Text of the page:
FEFC gives Bolton 'worst possible grade'

June 9, 2000

Governance and management at Bolton College is so weak that the college has been failing to meet its statutory responsibilities, according to an inspection report from the Further Education Funding Council. Bolton was given the worst possible grade for the quality of its governance - "poor provision that has few strengths and many weaknesses".

The quality of its management was condemned as "less than satisfactory", that is weaknesses outweigh strengths. Governors were found to have failed to secure the "efficient, economical and effective management of all the college's resources and expenditure".

The governors' monitoring of expenditure was "poor", their oversight and control of the college's company was weak, the governors' committees did "not work effectively" and did not "adhere to their terms of reference" and governors had been excluded from important management decisions.

Management was almost as bad: the managing director of the college company was dismissed a week before the inspectors arrived in April 2000; the principal is on long-term sick leave; there was "significant" under-recruitment of students, leading to overpayments from the funding council; senior management had failed to keep student retention and achievement under review.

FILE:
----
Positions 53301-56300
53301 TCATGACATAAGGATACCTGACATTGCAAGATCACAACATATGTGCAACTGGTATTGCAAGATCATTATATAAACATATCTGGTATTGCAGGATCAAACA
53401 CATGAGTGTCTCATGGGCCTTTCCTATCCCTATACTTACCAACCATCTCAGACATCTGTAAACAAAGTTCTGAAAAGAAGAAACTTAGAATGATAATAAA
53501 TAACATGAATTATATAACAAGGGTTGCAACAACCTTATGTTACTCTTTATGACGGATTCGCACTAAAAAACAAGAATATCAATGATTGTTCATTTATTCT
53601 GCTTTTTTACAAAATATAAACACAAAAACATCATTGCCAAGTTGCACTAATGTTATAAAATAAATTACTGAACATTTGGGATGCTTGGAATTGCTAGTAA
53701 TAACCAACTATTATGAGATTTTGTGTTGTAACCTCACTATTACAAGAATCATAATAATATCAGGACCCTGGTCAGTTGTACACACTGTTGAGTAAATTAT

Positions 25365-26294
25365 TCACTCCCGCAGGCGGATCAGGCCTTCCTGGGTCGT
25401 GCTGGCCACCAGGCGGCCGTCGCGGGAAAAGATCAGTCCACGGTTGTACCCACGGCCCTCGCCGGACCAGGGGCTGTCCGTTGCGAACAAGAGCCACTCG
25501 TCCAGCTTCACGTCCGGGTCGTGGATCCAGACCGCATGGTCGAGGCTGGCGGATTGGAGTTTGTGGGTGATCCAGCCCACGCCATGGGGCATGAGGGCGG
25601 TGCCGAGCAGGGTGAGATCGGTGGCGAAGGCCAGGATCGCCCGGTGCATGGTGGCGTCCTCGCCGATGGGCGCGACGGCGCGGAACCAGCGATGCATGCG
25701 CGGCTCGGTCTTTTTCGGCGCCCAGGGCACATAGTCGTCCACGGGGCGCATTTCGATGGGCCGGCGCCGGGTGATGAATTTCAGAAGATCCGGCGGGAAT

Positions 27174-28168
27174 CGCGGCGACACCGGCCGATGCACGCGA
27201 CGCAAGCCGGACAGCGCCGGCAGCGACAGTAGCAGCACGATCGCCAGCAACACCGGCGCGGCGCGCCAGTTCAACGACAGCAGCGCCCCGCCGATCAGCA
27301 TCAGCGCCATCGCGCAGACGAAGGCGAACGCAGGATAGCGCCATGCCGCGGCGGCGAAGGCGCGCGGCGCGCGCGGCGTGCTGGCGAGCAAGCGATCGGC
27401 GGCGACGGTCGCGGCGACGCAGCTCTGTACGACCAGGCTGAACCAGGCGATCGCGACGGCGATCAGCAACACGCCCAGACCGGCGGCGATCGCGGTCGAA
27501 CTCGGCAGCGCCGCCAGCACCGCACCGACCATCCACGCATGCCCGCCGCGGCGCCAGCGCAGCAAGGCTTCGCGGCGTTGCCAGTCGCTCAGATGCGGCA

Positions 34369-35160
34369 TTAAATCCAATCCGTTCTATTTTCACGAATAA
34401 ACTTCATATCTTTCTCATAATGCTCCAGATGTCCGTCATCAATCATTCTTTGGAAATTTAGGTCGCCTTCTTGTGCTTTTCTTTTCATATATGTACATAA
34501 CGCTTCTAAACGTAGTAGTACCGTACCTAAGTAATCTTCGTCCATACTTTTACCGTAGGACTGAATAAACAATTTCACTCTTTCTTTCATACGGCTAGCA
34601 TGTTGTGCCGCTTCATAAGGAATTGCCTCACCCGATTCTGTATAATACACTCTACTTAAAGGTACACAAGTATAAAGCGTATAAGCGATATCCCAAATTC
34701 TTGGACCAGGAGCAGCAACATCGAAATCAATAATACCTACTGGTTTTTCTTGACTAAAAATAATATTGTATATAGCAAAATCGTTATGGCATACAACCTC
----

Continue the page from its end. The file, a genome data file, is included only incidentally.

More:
Financial management was the greatest cause for alarm. The college had a Pounds 3.3 million deficit in 1998-99 and is now Pounds 6.8 million in debt. It has failed to submit proper financial and student data returns to the funding council "over a long period", and financial statements due at December 1999 had not been submitted. "There are serious deficiencies in the college company accounts," the report said. "Investigations to identify the full extent of these problems are continuing."

The acting principal, David Collins, who was brought in in December 1999, has been making progress, the report said. Mr Collins said this week that the principal had applied for ill-health retirement, the chair of govenors had resigned and further governor resignations were expected. "We are working hard on our recovery plan," he said.

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Reader's comments (1)

I was the college's information manager from 1995 to late 1998, when I was suspended, basically for whistle-blowing. I spent the entire duration of my role trying to persuade senior management that the college's inability to make proper statutory returns was a responsibility of theirs; however, they preferred to scapegoat myself and my staff. The circumstances of my suspension were dubious to say the least, involving a catalogue of unproven allegations of my misconduct. A very dark period in my career, and I was relieved to get out.